So, as I write these words, it is Thanksgiving Weekend, and I am  suffering from the guilt of eating too much this year.  Even with only our immediate family present…the five of us…it was good to get together to enjoy each other’s company.  My brother and sister- in- law, called in via ZOOM as did my son’s friends from Florida, Lauren and Zack.  It was good to hear their voices and to see them, albeit from a small IPad screen.  This year, 2020 may be remembered for the canceling of programs, and of wearing masks and social distancing, but also for the obstacles that were overcome, much more than what we were not able to do.  All in all, still many things to be thankful for.

Certainly, as I look back on this year, and most of last year, our Project Freedom team and managers were very busy, finishing the construction of our West Windsor site, as well as following up with our Gibbsboro project.  Although West Windsor was started prior to our Gibbsboro site, the rains of 2019 delayed most of that construction for almost an entire year, so as to catch up with the construction schedule for Gibbsboro.  It is hard enough bringing in one of these projects let alone, two at the same time. 

BE that as it may, our staff did an excellent job in leasing up both sites, in record time.  Even with COVID-19 disrupting everything this year, our PFI team was able to lease up all 72 units in Gibbsboro, as well as hire staff to run the operation there.  We held monthly, then weekly lease up meetings to talk about applicants and to keep on top of the progress.  It finally paid off when the last tenant signed their lease in early July. 

Also in 2019, we broke ground for our Robbinsville site construction which is due to finish in the first quarter of 2021.  This project has been going much smoother than West Windsor, however has still felt the effects of Covid-19 virus.  Our cement contractor had his entire crew be exposed to the virus, which necessitated them quarantining for fourteen days, so no cement work got done during that time.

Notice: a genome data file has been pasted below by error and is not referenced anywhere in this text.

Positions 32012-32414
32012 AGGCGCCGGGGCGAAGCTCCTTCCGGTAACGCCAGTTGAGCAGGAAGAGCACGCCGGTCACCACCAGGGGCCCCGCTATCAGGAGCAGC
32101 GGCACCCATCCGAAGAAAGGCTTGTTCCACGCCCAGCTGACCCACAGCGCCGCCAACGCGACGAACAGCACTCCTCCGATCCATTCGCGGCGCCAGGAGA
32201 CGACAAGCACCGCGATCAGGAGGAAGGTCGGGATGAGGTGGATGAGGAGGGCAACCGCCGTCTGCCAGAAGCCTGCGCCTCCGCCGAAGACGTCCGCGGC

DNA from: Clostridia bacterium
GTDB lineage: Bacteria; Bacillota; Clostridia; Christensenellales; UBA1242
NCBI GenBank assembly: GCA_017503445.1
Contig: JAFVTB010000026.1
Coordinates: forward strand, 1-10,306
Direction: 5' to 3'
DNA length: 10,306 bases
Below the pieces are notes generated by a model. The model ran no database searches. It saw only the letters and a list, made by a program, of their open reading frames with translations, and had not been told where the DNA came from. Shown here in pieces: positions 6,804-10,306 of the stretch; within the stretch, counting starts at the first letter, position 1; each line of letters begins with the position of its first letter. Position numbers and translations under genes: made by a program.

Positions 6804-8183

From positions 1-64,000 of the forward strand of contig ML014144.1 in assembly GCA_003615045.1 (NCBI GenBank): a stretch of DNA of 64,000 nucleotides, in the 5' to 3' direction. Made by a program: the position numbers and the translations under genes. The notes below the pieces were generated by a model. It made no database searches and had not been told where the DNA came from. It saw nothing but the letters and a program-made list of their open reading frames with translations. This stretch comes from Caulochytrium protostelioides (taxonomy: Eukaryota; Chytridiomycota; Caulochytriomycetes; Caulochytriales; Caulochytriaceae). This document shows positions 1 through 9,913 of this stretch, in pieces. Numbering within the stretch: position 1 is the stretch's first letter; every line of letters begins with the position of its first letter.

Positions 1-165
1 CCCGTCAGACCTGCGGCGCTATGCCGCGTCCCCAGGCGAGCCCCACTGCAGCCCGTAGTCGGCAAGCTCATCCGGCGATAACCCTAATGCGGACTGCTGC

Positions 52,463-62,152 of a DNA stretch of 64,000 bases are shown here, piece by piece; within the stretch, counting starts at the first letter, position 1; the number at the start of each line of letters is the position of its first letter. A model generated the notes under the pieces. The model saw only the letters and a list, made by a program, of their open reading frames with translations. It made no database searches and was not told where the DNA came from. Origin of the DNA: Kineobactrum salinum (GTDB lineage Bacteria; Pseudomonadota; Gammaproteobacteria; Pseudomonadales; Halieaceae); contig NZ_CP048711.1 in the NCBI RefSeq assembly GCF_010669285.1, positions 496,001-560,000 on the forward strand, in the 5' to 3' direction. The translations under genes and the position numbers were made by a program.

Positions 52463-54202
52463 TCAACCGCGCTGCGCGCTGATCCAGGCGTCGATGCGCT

In addition, we have struggled in getting windows and appliances for this project, which has given me a few more grey hairs.  It is only within the last few weeks have we gotten all required windows, and have also received the appliances for the first building. Now that those issues have been overcome, it looks more likely that we will be able to meet our schedule for final CO’s.

This year we have also had to be creative about scheduling staff for office and maintenance work.  No longer can we have two people working in the same apartment at close proximity to each other, so  getting to turn apartments over and going into tenant apartments has been more difficult this year.  But we have managed to keep on track and keep everyone safe.

Finally, although this year, we will not be able to hold our staff Christmas Party, we still hope to ZOOM together to share some fun, and wish everyone a Merry Christmas.  Knowing that a vaccination is around the corner, gives us hope that 2021 will be a much better year.  So, here’s wishing everyone a safe Merry Christmas.

 

Many fell through cracks COVID crisis. Here’s how to fix it, disabilities leaders say

By Gene Meyers. NorthJersey.com, November 23, 2020

Leaders in the disability community who condemned the state’s COVID-19 response in a recent report said one fi is obvious to anyone with a disability and it’s shocking that it wasn’t to others.

Expand the office of the New Jersey “Ombudsman for Individual with Intellectual an Developmental Disabilities and Their Families” to the “Office of the Ombudsman for People with Disabilities and Their Families,” and fewer people in need fall between the cracks, posited the report, which outlined 23 ways the state failed to protect the disabled community during the pandemic.